While the training that students receive in Fisher-Wellman's classes is unique and valuable for a holistic approach to learning how to do science, Dr. Darrell Neufer, director of the East Carolina Diabetes and Obesity Institute and Fisher-Wellman's previous Ph.D. mentor, cautions that the structure of the courses can't necessarily be copied and pasted from one classroom to another.

    "It's important to be a little bit real about what's involved because it does require a lot of work on (Fisher-Wellman's) part," Neufer said. "If you take half a dozen students or trainees and they don't really know how to run the experiments, he spends a lot of time teaching them what they need to know. He figures out during the course of the semester, who's going to take the lead."

    Fisher-Wellman is the first person to say that his model is probably not right for everyone.

    "It was a lot of work for me, way more work than it would have been if I was lecturing every day," Fisher-Wellman said. "The first time I ran the course I was kind of anti-didactic lecture; I didn't want to do any lecturing. But as I progressed through the first course I realized there needs to be three lectures that provide the foundational knowledge that I feel like everyone needs to know to be successful in the lab."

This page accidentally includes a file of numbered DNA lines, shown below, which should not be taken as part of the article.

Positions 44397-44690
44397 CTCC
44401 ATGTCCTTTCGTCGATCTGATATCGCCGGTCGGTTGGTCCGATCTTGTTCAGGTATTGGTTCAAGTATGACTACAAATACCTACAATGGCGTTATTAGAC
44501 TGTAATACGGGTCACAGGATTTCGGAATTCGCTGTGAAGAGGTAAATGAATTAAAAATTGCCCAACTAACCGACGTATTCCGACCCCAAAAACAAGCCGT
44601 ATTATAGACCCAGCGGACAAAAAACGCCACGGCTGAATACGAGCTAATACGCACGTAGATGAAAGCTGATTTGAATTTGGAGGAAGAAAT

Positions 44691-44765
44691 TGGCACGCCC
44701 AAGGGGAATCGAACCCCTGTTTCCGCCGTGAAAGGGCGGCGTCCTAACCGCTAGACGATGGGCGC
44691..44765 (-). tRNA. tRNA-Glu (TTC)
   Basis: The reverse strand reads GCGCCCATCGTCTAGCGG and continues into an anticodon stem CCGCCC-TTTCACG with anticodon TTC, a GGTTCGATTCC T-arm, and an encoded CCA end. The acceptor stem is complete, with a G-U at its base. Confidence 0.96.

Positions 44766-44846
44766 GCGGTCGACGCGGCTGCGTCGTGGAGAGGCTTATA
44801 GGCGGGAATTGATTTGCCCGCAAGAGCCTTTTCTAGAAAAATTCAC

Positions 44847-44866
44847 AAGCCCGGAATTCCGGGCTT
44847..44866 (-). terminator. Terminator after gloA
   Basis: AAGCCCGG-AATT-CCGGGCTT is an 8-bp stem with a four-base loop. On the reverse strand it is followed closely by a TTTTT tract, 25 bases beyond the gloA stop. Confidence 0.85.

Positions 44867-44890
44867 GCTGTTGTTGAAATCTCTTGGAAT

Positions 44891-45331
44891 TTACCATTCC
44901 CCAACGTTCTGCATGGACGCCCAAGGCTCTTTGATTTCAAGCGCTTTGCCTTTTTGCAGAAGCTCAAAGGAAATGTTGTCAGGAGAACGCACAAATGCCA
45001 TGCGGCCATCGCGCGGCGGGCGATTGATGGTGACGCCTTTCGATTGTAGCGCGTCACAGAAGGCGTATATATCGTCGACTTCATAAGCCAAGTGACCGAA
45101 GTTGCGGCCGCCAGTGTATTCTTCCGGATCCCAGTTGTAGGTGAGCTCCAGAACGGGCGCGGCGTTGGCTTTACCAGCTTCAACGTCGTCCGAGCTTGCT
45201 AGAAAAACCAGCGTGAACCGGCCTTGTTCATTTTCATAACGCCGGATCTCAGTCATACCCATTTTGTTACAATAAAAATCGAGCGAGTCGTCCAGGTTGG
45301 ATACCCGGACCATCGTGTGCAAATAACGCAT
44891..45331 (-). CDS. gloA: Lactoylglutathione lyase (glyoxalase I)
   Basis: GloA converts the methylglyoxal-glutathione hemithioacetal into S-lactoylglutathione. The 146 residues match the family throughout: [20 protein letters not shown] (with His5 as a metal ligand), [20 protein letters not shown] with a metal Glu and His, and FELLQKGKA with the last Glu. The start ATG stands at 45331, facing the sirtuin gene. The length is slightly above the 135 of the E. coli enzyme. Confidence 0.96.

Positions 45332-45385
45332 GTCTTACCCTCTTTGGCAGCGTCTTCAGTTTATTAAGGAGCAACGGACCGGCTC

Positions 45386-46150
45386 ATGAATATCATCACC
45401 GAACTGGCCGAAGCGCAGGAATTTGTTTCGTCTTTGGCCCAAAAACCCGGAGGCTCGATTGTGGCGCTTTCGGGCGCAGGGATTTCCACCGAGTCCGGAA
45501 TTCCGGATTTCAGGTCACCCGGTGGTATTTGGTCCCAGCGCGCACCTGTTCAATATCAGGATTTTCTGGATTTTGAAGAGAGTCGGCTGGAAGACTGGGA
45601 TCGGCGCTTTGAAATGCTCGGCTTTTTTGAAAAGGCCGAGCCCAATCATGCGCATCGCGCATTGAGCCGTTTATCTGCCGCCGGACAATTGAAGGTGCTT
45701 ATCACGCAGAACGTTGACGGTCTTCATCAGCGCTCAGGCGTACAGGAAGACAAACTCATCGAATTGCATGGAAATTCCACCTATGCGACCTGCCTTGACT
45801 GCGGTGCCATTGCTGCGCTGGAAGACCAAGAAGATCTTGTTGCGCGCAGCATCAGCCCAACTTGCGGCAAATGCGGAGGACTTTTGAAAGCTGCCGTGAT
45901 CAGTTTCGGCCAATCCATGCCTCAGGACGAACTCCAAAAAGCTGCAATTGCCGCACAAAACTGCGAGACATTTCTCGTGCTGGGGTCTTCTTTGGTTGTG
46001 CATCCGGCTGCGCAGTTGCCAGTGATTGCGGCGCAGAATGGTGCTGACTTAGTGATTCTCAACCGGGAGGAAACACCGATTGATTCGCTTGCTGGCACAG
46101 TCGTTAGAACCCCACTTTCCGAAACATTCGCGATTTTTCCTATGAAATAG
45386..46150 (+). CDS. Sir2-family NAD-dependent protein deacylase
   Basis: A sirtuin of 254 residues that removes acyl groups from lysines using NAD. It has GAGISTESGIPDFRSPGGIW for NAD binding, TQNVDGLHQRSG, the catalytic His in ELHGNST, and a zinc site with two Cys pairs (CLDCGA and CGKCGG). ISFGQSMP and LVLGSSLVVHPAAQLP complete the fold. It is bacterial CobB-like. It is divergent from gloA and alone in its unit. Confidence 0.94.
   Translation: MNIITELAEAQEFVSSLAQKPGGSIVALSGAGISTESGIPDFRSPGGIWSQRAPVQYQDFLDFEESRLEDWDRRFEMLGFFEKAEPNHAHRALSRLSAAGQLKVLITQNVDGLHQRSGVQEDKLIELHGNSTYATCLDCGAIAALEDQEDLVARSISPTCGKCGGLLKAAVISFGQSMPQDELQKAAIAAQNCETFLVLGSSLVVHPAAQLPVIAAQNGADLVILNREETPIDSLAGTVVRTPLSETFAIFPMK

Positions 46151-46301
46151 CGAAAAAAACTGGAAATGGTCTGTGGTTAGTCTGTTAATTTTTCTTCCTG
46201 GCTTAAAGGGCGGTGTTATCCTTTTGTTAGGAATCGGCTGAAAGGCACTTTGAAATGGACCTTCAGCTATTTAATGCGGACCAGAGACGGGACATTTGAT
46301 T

One of the reasons Spangenburg believes the co-authorship model has yet to catch on with other professors is the cost - not just in time and effort - but funding, as well.

    "As far as I know, he's not receiving any help from anybody. The money that he's utilizing to fund the course is coming out of his lab supplies so I think that's part of the reason it hasn't caught on," Spangenburg said.

    The monetary costs - and the investment of time and teaching effort - may well be prohibitive for many medical research professors. But as Fisher-Wellman's sees it, for him to be a successful teacher and for his students to find success as a professional scientists, need to have peer-reviewed journal articles under their belt.

    "The bar to publish is so high that you have to be in a lab for several years before you work on a project long enough to warrant publication. What we're trying to do is offer a space for succinct research questions and well-planned studies that can get published in biochemistry specific journals," Fisher-Wellman said.